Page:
I don't think I've had much to do with jelly making since my mother waved a dark green box of Rowntree's at me, the one with the picture of a big pile of fruit on it, and allowed me to separate out the gorgeously malleable cubes of jelly and stir in the boiling water. Equally it could have been Melba's Jelly, Viota Jelly Crystals (with the empty box designed to be an alphabet cube afterwards) and of course Chivers, the same as on my Dinky Trojan Van. But Rowntree's was the one I remember, another much-loved classic name now slowly disappearing from our pantry shelves. I don't know what prompted the bout of jelly making this morning- someone eating it on television I expect or more probably an airbrushed ad. in a 1950's Good Housekeeping magazine. Of course I've hung about for weeks trying to buy a metal mould, copper preferably, but could only find plastic, and none in the traditional almost architectural and archetypal shape so necessary for the Unmitigated Dessert. Then the Mother of My Children took pity and said "Oh for goodness sake" and brought round a carrier bag full of metal moulds. Youngest Son separated the Hartley's Jelly cubes (not sure if a raspberry had actually taken part in their manufacture) and stirred in the boiling water, gently carrying his own little rabbit mould to the 'fridge. What should also be heartening for Hartley's is just how quickly their bright pink box was incorporated into the castle being built in the living room.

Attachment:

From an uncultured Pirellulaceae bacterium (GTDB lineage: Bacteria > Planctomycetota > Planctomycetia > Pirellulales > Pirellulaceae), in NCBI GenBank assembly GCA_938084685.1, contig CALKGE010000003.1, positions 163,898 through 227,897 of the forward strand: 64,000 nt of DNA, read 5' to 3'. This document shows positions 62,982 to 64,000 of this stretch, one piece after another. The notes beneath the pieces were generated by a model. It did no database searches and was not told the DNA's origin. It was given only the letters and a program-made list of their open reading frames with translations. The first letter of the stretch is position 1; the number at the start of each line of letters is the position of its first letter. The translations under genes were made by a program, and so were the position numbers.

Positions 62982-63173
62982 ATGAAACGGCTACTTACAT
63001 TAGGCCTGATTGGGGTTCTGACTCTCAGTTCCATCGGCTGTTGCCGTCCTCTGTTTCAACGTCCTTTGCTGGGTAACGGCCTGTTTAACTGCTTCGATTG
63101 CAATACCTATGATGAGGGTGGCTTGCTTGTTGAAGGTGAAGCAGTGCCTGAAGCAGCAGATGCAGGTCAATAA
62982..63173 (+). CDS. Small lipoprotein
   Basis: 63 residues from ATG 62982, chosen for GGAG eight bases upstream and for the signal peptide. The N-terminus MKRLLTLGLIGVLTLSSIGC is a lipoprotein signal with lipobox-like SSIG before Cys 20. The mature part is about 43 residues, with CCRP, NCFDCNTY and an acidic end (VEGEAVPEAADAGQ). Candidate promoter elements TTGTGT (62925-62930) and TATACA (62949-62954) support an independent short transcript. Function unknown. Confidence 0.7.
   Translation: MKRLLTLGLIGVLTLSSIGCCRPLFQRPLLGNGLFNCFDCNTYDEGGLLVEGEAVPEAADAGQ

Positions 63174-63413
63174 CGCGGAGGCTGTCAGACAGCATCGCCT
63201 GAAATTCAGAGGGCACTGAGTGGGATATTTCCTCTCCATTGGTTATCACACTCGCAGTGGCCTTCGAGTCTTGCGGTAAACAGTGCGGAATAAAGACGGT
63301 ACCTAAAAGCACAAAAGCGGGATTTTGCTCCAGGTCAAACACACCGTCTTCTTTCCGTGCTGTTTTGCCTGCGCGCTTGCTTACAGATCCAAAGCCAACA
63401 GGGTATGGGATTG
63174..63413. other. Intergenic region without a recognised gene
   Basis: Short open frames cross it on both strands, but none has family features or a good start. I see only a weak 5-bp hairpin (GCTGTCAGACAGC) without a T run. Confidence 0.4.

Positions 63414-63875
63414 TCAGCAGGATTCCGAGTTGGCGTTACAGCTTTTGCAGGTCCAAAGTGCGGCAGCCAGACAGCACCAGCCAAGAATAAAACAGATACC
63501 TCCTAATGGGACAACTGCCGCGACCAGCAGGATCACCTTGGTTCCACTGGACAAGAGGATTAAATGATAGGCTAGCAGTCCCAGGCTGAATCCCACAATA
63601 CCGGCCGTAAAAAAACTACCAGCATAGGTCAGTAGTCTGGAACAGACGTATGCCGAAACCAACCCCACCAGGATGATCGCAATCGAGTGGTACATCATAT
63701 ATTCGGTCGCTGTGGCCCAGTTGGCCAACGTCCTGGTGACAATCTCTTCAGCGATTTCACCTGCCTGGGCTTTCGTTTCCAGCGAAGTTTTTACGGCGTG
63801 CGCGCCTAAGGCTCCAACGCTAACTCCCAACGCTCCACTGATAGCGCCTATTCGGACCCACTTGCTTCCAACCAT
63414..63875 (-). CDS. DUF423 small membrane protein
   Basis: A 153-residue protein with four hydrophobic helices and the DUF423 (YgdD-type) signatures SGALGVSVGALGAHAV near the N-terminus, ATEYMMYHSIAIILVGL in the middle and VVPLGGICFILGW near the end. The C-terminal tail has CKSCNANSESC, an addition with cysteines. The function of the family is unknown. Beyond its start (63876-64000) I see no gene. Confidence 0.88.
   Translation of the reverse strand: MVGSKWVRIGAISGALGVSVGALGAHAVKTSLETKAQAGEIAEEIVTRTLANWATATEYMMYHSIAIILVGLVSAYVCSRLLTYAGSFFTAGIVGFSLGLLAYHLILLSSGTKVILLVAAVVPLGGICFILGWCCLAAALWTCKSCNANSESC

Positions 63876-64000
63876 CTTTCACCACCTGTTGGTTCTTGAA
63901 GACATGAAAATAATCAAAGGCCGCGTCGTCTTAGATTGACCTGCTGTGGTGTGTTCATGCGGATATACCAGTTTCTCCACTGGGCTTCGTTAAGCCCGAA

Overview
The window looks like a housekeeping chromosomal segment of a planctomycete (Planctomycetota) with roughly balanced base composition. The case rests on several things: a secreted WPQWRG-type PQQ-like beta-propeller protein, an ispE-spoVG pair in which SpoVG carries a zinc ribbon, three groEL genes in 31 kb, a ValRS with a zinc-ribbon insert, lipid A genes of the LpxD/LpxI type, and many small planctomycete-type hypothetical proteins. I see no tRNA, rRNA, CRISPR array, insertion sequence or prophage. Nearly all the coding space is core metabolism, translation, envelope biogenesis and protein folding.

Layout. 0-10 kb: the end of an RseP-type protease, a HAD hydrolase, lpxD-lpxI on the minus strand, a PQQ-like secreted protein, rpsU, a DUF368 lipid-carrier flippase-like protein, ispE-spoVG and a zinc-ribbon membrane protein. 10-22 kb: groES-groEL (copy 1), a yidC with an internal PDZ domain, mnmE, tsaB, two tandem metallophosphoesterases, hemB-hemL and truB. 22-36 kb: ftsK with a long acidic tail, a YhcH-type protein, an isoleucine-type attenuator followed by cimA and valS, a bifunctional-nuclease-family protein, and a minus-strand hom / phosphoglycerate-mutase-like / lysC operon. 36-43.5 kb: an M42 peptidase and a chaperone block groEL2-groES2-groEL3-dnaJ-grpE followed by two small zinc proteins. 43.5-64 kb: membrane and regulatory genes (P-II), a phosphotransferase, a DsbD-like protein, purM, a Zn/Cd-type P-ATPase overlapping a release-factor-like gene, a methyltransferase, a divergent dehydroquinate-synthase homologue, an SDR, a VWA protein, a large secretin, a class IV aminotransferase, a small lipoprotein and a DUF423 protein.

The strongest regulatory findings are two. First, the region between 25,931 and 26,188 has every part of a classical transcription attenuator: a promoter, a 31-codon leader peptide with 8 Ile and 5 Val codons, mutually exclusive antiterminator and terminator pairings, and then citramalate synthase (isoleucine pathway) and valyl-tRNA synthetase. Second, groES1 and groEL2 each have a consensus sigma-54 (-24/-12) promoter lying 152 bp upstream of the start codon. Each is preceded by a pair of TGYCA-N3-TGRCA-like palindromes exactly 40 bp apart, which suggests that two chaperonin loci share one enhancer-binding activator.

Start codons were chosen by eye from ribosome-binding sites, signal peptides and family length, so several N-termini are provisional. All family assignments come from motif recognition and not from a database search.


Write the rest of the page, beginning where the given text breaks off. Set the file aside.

I am a designer, writer and photographer who spends all his time looking at England, particularly buildings and the countryside. But I have a leaning towards the slightly odd and neglected, the unsung elements that make England such an interesting place to live in. I am the author and photographer of over 25 books, in particular Unmitigated England (Adelphi 2006), More from Unmitigated England (Adelphi 2007), Cross Country (Wiley 2011), The Cigarette Papers (Frances Lincoln 2012) and Preposterous Erections (Frances Lincoln 2012)